MOS Technology 8502

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MOS Technology 8502
MOS 8502R0 3686 top.jpg
MOS 8502 Microprocessor
General information
Common manufacturer(s)
Performance
Max. CPU clock rate1.97 MHz to 2.046 MHz
Architecture and classification
Instruction setNMOS 6502/6510
Physical specifications
Package(s)
History
PredecessorMOS 6510
SuccessorCSG 65CE02

The MOS Technology 8502 was an 8-bit microprocessor designed by MOS Technology and used in the Commodore 128 (C128). Based on the MOS 6510 that was used in the Commodore 64 (C64). It was manufactured using HMOS process, which allowed it to have higher transistor density, and thus lower cost, while dissipating less heat. The 8502 allowed the C128 to run at double the clock rate of the C64 with some limitations.

Description[edit]

Common random access memory (RAM) of the Commodore C64-era allowed accesses at 2 MHz. If the CPU and display chip both shared the same memory to communicate, which was the common solution in the era when RAM was expensive, then one would normally have to have the CPU and display chip chips mediate access to the bus so that only one of them used it at a time, generally by having one pause the other. Assuming the two chips require roughly equal access, that means the chips are paused half of the time, effectively running at 1 MHz.[a]

The 6502-family had one design feature that eased the design of such systems. The 6502 used a two-phase clock to drive its internal circuity, but only accessed memory during one of the two phases. That meant the display chip could access memory during alternating clock phases without interfering with the CPU. The major advantage of this style of access is that the two chips do not have to communicate to pause each other, they simply watch the already-existing clock signal present on the 6502's pins. In the original C64, this timing trick was used to allow the VIC-II to interleave its access to main memory with that of the 6510.[b]

The 8502 is mostly a conversion of the original 6502 to be fabricated on Intel's HMOS-II process, introduced in 1979 and available for 3rd party use. This process used smaller feature sizes, which allowed the same chip to be produced within a smaller area, and thus be lower cost. As a result of being smaller, the chip also required less energy to run and dissipated less heat. This made it useful in some roles where the original 6502 might not be appropriate.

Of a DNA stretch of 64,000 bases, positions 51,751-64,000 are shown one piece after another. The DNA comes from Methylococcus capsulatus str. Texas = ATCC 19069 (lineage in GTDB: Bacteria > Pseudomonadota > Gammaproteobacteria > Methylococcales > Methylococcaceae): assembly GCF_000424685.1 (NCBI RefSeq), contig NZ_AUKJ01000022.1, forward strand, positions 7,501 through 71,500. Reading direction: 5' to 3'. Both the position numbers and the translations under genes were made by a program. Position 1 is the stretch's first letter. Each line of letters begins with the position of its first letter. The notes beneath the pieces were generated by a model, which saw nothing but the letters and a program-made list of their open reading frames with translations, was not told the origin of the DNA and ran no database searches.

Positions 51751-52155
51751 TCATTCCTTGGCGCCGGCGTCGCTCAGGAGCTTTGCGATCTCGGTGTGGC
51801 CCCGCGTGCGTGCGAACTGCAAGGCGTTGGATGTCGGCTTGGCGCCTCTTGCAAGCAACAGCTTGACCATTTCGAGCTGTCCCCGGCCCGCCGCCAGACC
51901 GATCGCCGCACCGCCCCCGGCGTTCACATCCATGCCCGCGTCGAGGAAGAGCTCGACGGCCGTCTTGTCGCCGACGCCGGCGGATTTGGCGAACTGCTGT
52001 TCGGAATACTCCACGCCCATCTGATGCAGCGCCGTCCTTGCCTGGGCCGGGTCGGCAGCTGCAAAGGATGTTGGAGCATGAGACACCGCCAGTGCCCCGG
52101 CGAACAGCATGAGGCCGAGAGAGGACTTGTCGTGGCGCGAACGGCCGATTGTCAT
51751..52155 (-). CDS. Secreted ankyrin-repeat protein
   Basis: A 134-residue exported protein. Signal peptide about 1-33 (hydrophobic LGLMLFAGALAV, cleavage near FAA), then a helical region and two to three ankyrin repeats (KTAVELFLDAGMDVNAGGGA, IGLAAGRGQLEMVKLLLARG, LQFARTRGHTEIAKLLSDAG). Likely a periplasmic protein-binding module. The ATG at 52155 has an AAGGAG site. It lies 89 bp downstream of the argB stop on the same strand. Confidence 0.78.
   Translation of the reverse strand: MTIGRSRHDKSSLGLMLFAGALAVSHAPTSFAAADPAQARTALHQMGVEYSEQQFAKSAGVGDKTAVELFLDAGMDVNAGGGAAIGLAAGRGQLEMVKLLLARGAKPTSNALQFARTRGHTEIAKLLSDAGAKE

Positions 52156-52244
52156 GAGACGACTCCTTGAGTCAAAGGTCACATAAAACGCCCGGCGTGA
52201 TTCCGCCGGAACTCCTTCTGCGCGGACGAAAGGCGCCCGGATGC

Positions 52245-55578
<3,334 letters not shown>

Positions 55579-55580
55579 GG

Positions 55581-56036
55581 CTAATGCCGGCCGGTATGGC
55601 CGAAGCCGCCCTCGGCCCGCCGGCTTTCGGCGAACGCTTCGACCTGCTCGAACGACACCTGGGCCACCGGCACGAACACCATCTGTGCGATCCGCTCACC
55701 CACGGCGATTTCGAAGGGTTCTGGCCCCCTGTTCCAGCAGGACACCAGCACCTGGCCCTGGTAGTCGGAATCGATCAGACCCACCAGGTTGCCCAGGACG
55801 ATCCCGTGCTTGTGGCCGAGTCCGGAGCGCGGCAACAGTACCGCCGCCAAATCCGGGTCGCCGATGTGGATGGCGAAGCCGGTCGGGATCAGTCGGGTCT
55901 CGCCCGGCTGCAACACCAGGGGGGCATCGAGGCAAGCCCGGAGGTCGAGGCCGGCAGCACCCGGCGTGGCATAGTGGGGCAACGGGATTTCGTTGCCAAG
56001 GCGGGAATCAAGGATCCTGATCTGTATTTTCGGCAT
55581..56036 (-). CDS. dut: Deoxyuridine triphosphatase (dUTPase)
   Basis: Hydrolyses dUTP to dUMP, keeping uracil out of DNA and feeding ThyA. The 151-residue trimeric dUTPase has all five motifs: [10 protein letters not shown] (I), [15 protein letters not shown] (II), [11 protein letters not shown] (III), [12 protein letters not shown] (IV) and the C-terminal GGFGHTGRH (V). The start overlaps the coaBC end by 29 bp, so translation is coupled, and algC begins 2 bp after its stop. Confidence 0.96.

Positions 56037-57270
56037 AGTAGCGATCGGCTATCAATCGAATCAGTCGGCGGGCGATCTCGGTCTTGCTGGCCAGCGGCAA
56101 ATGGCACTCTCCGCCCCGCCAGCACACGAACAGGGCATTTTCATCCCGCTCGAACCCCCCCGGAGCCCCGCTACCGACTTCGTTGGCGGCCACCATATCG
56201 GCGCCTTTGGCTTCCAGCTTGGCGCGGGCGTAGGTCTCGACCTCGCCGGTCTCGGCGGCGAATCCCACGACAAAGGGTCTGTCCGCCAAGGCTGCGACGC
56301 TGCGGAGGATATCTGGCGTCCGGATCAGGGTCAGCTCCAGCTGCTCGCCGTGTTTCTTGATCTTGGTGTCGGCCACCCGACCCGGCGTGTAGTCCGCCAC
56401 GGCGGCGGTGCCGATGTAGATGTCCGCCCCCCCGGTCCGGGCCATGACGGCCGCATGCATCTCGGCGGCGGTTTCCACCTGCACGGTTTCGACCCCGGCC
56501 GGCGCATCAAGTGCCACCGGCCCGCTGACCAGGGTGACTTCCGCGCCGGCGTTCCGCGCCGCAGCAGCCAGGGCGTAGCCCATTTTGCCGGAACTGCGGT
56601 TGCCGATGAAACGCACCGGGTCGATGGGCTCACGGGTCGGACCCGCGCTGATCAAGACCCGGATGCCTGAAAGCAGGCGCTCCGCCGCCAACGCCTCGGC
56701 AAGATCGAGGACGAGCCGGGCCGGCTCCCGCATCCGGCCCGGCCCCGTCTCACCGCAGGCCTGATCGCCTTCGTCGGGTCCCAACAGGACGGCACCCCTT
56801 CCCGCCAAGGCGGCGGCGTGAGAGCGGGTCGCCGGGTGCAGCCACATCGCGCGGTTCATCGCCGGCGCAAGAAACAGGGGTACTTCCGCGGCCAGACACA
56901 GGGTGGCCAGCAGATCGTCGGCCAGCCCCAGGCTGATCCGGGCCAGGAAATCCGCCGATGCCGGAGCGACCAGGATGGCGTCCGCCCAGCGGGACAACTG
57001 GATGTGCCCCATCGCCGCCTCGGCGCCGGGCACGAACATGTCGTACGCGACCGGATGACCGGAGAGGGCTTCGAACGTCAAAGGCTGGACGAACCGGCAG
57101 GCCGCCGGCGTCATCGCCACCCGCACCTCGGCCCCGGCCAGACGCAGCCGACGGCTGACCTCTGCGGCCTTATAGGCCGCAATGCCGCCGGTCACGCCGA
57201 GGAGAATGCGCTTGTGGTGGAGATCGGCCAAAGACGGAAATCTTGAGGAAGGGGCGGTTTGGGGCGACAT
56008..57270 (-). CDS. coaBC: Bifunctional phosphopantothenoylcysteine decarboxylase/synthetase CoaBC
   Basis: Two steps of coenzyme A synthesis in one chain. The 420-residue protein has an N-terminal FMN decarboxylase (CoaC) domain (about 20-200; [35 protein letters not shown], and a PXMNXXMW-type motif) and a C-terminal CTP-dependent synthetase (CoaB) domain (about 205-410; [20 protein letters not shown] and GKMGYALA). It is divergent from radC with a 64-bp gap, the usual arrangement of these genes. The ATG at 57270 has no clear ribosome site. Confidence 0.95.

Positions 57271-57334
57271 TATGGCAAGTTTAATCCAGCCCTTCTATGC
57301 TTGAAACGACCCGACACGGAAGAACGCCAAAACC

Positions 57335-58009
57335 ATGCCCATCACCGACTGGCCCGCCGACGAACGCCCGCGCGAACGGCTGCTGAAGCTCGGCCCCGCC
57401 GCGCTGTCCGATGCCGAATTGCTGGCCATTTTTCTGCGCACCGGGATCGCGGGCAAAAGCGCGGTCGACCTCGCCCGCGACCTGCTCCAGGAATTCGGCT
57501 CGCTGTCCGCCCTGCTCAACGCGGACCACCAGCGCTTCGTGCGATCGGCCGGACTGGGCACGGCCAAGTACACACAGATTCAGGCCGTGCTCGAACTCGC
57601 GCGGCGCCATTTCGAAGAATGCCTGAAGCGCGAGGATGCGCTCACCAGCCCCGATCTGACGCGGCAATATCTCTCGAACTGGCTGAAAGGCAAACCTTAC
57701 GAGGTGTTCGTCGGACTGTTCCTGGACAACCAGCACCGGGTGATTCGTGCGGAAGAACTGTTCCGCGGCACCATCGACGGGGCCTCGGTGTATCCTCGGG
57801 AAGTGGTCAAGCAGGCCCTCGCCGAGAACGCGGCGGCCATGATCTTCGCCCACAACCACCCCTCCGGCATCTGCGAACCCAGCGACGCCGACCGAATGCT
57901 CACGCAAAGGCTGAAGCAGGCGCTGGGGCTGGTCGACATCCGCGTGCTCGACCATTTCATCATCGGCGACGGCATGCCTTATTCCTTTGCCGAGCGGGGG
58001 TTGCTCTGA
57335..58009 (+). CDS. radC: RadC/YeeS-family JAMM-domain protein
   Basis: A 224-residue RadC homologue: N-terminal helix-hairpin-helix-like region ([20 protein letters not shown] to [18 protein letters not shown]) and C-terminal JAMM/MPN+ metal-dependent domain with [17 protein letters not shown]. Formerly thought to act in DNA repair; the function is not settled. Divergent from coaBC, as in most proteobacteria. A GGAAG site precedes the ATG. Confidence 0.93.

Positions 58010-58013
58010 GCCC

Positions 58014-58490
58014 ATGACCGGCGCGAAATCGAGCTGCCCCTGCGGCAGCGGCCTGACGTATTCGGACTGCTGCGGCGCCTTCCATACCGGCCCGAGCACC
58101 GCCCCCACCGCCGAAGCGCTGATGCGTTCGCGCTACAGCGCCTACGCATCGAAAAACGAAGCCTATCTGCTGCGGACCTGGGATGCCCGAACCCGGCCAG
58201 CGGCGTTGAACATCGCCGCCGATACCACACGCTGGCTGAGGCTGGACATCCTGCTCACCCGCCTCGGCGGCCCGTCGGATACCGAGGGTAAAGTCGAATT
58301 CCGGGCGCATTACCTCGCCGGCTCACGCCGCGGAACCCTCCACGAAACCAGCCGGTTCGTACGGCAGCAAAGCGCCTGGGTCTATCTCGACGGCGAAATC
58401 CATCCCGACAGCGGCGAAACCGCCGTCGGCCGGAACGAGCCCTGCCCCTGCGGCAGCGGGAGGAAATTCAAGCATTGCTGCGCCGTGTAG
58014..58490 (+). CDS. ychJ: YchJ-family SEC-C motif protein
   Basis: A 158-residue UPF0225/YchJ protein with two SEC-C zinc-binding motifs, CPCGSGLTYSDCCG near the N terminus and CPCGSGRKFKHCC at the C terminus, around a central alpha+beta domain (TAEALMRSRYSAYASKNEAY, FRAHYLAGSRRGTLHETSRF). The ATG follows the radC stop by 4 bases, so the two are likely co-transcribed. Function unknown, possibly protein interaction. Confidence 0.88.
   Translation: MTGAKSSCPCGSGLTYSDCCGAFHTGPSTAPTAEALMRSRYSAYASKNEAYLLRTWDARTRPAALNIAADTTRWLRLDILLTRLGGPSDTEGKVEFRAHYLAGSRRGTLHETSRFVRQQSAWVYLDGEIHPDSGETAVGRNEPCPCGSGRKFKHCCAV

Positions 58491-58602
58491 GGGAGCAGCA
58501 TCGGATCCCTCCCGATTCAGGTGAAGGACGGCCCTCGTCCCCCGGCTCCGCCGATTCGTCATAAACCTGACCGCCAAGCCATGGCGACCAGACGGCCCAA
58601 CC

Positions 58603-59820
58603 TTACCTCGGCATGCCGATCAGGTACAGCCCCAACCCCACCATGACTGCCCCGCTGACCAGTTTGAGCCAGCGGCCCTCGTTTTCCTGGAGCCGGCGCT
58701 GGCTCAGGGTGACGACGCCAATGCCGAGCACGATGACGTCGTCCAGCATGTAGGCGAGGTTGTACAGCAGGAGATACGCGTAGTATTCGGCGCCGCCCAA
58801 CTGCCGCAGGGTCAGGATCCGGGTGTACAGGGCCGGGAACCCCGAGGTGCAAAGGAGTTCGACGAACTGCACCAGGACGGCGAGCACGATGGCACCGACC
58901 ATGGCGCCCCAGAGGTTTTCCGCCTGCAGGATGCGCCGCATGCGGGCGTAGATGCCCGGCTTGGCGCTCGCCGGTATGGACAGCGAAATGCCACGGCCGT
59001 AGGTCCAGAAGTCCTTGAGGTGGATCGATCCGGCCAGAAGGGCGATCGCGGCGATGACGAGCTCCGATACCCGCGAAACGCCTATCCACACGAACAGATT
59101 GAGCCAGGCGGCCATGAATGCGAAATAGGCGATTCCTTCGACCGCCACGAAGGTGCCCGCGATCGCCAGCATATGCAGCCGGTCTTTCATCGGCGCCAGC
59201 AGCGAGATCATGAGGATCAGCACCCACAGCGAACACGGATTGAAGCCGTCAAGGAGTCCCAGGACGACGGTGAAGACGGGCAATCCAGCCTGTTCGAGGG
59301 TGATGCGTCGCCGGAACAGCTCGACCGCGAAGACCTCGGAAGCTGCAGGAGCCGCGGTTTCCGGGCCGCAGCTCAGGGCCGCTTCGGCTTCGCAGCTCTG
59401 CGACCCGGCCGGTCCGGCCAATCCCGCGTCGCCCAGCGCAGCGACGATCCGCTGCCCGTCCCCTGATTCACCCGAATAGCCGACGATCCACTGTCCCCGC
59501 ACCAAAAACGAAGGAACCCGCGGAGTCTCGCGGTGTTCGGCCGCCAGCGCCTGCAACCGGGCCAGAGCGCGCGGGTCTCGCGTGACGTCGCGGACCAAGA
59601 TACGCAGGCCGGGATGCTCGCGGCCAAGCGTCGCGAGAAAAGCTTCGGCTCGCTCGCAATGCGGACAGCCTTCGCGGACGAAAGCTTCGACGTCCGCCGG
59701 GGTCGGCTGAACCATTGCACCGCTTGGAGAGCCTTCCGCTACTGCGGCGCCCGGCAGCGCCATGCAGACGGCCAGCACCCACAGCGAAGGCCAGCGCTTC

The original 6502 came in three versions, A, B and C, differing in their maximum speed, 1, 2 or 4 MHz, respectively. There was no physical difference between these designs; if a particular chip ran successfully at 2 MHz in testing it was labeled B, otherwise A. With the move to the HMOS process, most of the 8502s were capable of running at 2 MHz, the equivalent of the 6502B.

Changing the running speed of a 6502-based processor is as simple as changing the input clock signal, which meant the 8502 could easily switch between 2 MHz and the 6510's 1 MHz. When the clock runs at double-speed, it faces the problem that there is not enough time for the VIC to access memory during the free half-cycles. For this reason, the 8502 could only run at double-speed full-time when being used with the 80-column VDC in the C128, which had separate memory for the display that was not being directly accessed by the CPU.

When running a VIC display mode, the two chips began to share access as was the case in the C64, and this meant the CPU had to return to its normal ~1 MHz speed. Programs could disable the screen during CPU-intensive calculations to allow the CPU to run at its faster speed. A smaller speed gain, about 35%, was also possible while keeping the VIC display active by switching the CPU to 2 MHz only while the VIC is drawing the empty border along the top and bottom of the screen, since the VIC performs no RAM access during that time.

The pinout is slightly different than the 6510. The 8502 has an extra I/O-pin (the built-in I/O port mapped to addresses 0 and 1 is extended from 6 to 7 bits) and lacks the ϕ2-pin that the 6510 had. The 8502 family also includes the MOS 7501, 8500 and 8501.

8502 pin configuration[1] (40-Pin DIP)

In 2007, HP released the HP 35s, a calculator that uses the Sunplus Technology / Generalplus SPLB31A/GPLB31A, an embedded chip integrating an 8502 microprocessor core alongside LC display and I/O controllers.[2] The HP 17bII+, the HP 12c Prestige, as well as a revised version of the HP 12c Platinum and the HP 12c Platinum 25th Anniversary Edition, all manufactured by Kinpo Electronics, are also based on this chip.

Notes[edit]

  1. ^ In practice, due to the exact timing of television signals, the CPU does have more time available on the bus than the display chip.
  2. ^ Most 6502-based machines of the era used this concept, which is why the 1 MHz speed of the CPU is common on machines with 2 MHz RAM - The PET ran at 1 MHz, the Apple II at 1.02, etc. For comparison, the Atari 8-bit family used the explicit pausing solution, which offered higher performance but needed additional circuitry, and later, a custom version of the CPU. The BBC Micro used interleaving like the C64, but had 4 MHz RAM, allowing it to run the CPU and display at 2 MHz.

References[edit]

  1. ^ Service Manual C-128/C128D Computer, Commodore Business Machines, PN-314001-08, November 1987
  2. ^ Richard Nass: Tear Down: Scientific calculator boils design down to two ICs, Embedded.com, January 2008

Further reading[edit]